At Shogun we try to come up with very efficient implementations of machine learning algorithms, such as SVMs and other kernel methods. The original approach was to write code with lots of calls to BLAS and LAPACK, sprinkled across the code base. These were then replaced with Eigen calls, which eventually were hidden behind the linalg module. However, things are changing fast in the machine learning world, both in terms of hardware and software. Nowadays, functionalities such as autodifferentiation are frequently a requirement when working with kernels, see for example GPFlow. However, in Shogun we still rely on manual implementations of gradient calculations, which is both error prone and time consuming. In addition to that, most research setups have heterogeneous hardware, e.g. CPU+GPU/TPU or distributed clusters, and determining where to run an algorithm at compile time is not realistic, or practical. For example, if I want to run a DNN I want to have the control at runtime where it will run, i.e. whether to use a GPU or a cluster. In Shogun, we currently have some support for GPU using ViennaCL, but it is mostly outdated and requires us to keep track of an additional dependency. In conclusion, the machine learning requirements and available resources are very different now compared to when Shogun started in 1999!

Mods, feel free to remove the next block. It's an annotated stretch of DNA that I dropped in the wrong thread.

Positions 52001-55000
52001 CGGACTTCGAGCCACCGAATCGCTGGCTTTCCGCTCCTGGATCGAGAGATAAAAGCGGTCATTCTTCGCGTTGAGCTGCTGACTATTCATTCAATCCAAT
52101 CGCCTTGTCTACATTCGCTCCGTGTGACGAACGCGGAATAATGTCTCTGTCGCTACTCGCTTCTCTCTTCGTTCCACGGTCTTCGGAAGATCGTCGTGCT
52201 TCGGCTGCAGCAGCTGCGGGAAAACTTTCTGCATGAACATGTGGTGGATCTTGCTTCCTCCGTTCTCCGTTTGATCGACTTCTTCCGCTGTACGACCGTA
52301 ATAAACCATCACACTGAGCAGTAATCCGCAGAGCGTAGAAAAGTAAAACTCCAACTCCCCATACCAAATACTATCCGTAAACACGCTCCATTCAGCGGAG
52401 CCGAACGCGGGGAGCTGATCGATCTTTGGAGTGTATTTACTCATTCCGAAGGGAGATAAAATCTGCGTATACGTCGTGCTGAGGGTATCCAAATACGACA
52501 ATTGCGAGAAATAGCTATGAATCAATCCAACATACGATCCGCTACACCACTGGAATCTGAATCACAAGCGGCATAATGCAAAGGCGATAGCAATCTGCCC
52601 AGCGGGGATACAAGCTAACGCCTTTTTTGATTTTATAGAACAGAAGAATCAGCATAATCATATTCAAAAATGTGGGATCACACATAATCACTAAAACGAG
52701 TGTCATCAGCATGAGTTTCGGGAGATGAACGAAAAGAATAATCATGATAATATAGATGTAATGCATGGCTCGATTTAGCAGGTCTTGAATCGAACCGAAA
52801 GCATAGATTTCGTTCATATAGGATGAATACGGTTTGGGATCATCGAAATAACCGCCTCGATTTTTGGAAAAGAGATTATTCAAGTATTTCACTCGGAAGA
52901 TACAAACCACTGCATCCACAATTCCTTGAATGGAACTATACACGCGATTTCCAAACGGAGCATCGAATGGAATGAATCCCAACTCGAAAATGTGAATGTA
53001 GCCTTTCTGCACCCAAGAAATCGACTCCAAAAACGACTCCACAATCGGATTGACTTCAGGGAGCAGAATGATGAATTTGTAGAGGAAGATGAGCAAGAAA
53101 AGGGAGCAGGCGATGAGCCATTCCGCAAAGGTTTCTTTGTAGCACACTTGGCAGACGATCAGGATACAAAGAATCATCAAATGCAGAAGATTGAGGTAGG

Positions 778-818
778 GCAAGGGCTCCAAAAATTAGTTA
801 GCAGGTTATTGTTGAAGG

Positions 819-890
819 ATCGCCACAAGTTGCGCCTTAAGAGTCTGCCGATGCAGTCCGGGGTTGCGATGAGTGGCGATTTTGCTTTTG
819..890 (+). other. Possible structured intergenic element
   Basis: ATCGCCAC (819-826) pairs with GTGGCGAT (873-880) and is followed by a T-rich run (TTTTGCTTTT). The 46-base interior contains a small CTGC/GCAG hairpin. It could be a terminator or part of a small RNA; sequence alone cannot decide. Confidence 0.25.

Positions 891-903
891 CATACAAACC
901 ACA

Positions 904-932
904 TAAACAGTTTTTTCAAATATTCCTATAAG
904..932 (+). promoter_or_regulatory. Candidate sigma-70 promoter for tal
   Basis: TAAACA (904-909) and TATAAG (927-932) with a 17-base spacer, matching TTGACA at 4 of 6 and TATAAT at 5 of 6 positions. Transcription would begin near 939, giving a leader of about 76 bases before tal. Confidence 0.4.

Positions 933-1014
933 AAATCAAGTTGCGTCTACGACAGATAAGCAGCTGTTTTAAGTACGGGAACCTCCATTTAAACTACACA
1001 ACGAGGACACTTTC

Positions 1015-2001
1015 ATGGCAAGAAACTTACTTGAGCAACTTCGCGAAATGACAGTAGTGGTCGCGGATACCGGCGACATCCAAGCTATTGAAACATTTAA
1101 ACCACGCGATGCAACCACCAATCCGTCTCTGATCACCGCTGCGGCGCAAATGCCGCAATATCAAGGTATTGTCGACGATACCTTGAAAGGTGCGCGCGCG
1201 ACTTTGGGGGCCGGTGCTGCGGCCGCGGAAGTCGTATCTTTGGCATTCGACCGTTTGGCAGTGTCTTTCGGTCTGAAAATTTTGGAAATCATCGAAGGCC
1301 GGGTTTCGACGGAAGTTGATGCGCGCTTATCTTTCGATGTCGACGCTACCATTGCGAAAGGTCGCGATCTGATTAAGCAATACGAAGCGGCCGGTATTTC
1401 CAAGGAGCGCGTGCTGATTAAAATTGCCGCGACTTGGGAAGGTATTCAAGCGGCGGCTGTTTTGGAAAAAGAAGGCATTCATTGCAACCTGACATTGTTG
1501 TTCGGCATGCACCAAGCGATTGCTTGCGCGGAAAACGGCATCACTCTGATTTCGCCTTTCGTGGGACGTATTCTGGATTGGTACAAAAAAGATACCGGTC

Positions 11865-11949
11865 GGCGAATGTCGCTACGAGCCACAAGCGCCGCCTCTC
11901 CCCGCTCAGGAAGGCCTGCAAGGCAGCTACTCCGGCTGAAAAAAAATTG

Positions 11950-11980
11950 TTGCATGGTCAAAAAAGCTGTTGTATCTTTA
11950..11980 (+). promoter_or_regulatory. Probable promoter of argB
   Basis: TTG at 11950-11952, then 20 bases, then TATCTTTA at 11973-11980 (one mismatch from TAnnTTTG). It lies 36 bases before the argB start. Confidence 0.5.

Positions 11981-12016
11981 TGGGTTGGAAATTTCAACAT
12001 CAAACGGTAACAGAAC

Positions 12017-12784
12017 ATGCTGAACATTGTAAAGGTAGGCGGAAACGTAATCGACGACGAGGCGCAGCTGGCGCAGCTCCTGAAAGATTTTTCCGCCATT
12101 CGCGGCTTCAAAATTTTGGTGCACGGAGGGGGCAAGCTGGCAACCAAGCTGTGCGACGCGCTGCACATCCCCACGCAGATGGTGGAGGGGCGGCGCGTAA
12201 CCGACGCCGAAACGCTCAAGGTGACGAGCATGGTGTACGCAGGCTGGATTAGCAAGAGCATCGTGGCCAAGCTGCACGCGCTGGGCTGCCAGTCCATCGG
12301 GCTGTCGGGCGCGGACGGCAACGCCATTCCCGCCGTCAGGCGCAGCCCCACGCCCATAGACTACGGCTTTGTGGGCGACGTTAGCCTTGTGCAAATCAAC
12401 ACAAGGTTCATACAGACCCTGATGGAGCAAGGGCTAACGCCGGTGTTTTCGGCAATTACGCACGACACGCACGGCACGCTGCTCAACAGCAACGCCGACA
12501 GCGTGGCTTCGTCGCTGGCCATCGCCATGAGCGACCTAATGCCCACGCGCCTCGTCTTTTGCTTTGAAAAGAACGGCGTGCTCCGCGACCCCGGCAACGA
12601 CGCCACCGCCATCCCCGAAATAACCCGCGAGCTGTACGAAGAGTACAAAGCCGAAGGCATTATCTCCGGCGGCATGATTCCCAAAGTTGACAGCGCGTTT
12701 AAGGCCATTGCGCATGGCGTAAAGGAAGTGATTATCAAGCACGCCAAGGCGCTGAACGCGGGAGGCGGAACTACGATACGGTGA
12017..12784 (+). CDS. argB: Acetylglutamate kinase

Improving C++ performance with SIMD: a Bioinformatics case study


I was recently working on optimising some C++ code that does antibody numbering (if you want to find out more about the topic checkout the web server for the original C code here). I did the usual analysis with linux’s perf to find some hotspots. These included a call to std::log2 that I replaced using a low precision version that I found here, and an argsort that was rewritten with a heap data structure (more on this in a future post). After all this work, the executable spent around 27-28% of the time with calls to std::string::find.

Type agnostic Python getters


C++ is a statically typed language, meaning that at compile time the types of each variable are checked and the validity of operations with these variables is asserted. On the other hand, Python is dynamically typed, and a variable can hold any type. This leads to an awkward syntax in shogun where the getters need to know the return type at runtime. In other words, if a class member is a float we need to use the get_real getter, if it is an int we would use get_int.

>>> import shogun as sg
>>> lr = sg.machine("LibLinearRegression")
>>> lr.get_int("max_iterations")
>>> # this will raise an error
>>> lr.get_real("max_iterations")

Extending C++ with SWIG


Shogun’s core library is written in C++, that is everything from memory management, exception hadling to the linear algebra framework that is required to write the machine learning algorithms. However, C++ is not the laguage of choice of data scientists and even machine learning engineers. This is despite the large effort that has been made in modern C++ to make memory management something almost from the past (use std::shared_ptr instead) and making types automatically deduced, i.e. with auto. Most scientist do know how to write Python, statisticians in particular usually know R, most engineers prefer Java, and possibly C#, and then languages such as Go are becoming more relevant. It is no coincidence that these languages, and more, are covered by SWIG.